Mr. Kimber was born in Pennsylvania, Fayette County; in early childhood he moved with his parents to Ohio.  At the age of 17 years he went to St. Louis and learned the cabinet trade, and while there became a Christian, uniting with the M. E. Church.  He soon entered the ministry and joining the Southern Illinois Conference was sent to Jonesboro as pastor of that circuit.  His principal labors in the ministry were in Union County and those immediately surrounding, especially Johnson and Alexander.
He was married in 1848 to Elizabeth Davidson of Jonesboro.  The result of this union was one son and three daughters, all of whom with the aged wife survive him.  He had lived on the farm where his death occurred since 1849.

In character Father Kimber was unique and showed the stalwart New England blood that flowed in his veins.  He was a man of clear-cut convictions, and made no concessions or compromise with what he thought to be error.  With an extensive library kept well replenished, he was well versed on all themes of interest to himself and country.  His unyielding constancy was never more conspicuous than in his firm stand for the Union and his determined oppositions to slavery, in those days when, in this community, it took courage to stand by these convictions.  His views on temperance were not less decided, through all his years, and even though prostrated and apparently at death’s door at the time of our spring elections on the license questions, his whole soul was full of interest in the result.

But though always constant to his convictions, even to combativeness, he was still generous and recognized true, manhood wherever found.  He believed in character, not in show and he would stand by character and principle, though he must stand-alone.  The same strength and energy that marked every phase of his public life bore fruit, also in his private life, for while doing battle in the field of public thought and action, he did not neglect his home, the training of his beloved children, and ample provision for the wants of his family.

And now he is gone, there is much in consolation for those who mourn his death.  He lived to see the triumph of many of those principle for which he contended, and he left to his family and to his neighbors a record of a life devoted to God and to the highest interests of humanity and when such leave us we always have the full assurance that they have gone to a great reward.  The sympathies of a wide circle are extended to the bereaved widow and children.

The funeral services were held at the family residence, a large concourse of people being in attendance.  A sermon was preached by Rev. J. B. Green, pastor of Dongola Congregational church.  The remains were interred in Jonesboro Cemetery on last Monday.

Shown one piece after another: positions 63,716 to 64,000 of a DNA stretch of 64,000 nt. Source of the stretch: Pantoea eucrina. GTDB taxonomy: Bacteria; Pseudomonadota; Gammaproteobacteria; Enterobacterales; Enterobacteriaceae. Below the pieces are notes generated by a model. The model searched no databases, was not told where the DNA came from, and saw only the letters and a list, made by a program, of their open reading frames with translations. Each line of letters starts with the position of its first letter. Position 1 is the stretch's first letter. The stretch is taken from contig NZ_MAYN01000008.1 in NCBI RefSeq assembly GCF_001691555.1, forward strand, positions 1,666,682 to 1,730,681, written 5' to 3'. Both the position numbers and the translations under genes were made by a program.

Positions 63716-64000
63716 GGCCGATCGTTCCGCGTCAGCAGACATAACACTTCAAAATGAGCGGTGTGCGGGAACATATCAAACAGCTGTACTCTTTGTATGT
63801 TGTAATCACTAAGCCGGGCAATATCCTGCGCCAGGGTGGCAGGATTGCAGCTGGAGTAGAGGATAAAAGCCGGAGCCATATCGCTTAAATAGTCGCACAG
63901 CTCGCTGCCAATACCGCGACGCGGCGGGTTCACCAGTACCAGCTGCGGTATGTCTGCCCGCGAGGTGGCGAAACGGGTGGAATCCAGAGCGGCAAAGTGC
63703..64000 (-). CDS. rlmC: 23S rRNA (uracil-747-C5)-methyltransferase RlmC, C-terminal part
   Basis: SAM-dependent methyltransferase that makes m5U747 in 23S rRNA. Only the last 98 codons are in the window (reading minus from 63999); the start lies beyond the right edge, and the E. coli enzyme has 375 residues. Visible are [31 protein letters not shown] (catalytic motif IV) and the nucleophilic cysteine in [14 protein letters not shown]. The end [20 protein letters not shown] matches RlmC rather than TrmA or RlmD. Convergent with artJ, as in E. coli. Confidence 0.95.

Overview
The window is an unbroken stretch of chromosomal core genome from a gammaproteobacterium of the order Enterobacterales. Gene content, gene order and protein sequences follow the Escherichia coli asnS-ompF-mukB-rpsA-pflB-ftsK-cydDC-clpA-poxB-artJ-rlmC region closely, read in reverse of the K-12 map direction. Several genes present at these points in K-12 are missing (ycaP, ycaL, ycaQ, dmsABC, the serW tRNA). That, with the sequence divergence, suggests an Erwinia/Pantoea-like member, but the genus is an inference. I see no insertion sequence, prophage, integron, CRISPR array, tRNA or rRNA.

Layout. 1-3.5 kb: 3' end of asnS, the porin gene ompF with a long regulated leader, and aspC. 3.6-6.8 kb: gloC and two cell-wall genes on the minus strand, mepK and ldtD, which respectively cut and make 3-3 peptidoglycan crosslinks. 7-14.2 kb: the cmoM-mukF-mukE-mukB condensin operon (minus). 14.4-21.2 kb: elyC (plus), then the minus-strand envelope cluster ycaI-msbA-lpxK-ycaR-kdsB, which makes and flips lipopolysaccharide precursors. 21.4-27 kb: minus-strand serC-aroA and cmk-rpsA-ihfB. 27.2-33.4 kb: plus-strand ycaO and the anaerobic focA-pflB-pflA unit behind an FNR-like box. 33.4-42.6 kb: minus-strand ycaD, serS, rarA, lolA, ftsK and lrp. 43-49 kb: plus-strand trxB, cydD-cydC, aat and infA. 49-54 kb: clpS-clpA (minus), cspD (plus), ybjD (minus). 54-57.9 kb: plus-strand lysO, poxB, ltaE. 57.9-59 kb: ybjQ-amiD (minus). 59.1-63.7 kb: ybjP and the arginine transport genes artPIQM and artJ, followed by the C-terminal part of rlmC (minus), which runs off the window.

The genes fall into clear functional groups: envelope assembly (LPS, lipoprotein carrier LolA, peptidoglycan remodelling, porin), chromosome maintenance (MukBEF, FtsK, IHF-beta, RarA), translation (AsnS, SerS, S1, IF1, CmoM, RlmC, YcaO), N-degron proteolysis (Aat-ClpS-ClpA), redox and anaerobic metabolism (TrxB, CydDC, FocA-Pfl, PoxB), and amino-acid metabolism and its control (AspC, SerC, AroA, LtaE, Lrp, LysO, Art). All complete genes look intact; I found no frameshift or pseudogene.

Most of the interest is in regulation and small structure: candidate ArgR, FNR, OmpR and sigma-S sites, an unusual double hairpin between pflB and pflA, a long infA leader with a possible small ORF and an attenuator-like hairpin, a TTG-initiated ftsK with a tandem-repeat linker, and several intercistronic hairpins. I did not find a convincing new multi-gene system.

(V. G. Kimber married E. J. Cooper on 8 Sep 1837, in Pike Co., Ill.  V. G. Kimber married Elizabeth Davidson on 26 Oct 1848, in Union Co., Ill.  His marker in Jonesboro Cemetery reads:  Valentine G. Kimber Born in Fayette Co., Pa., Sept. 6, 1816, Died May 6, 1893, Age 76 Yrs., 8 Mos.—Darrel Dexter)


Died, at his residence in Anna Sunday, May 7th, at 1:30 p.m., O. Alden, aged 65 years and nine months. Mr. Alden had been in failing heath for years and very feeble for several weeks.  In his death Union County has lost one of her oldest, best known and most respected citizens, and the extent of his acquaintance and the esteem in which he was held was apparent on Tuesday afternoon when business houses in the city closed and the residents of town and surrounding country attended his funeral en masse.  Mr. Alden was a native of Massachusetts, but settled in Union County in his early manhood, and from very humble beginnings wrought out his own fortunes here.  His business judgment was almost unerring and the Alden Store Company, with its large business is a monument to his financial ability.  He was vice president of the First National Bank and a man of wealth and varied interests.  The business enterprises which he built up are so arranged that they will proceed without interruption.  He leaves a widow and the children.  Mr. Alden was an example of true manliness and his life is a worthy model for all young men.

(Oliver Alden married Sarah C. Tripp on 8 Dec 1853, in Union Co., Ill.  His marker in Anna City Cemetery reads:  Oliver Alden Born Aug. 7, 1828, Died May 7, 1893.—Darrel Dexter)
The infant child of Mr. Ottis Redden died last Monday.  The little one was buried at the Liberty Cemetery Tuesday afternoon.  The bereaved parents have our sincere sympathy.  May God help them to bear their trials.  (Villa Ridge)

The dead bodies of the men killed in the steamboat explosion at Cairo were buried here (Villa Ridge) Tuesday and Wednesday.  We understand that there were eleven of them.
“We the jury find the defendants guilty of murder as charged in the indictment and fix the punishment of James Scruggs at 20 years in the penitentiary and Frank Prior at 14 years in the penitentiary.”
Such was the verdict in the famous Napier case—the most exciting case that has been tried in Pulaski County in a great many years.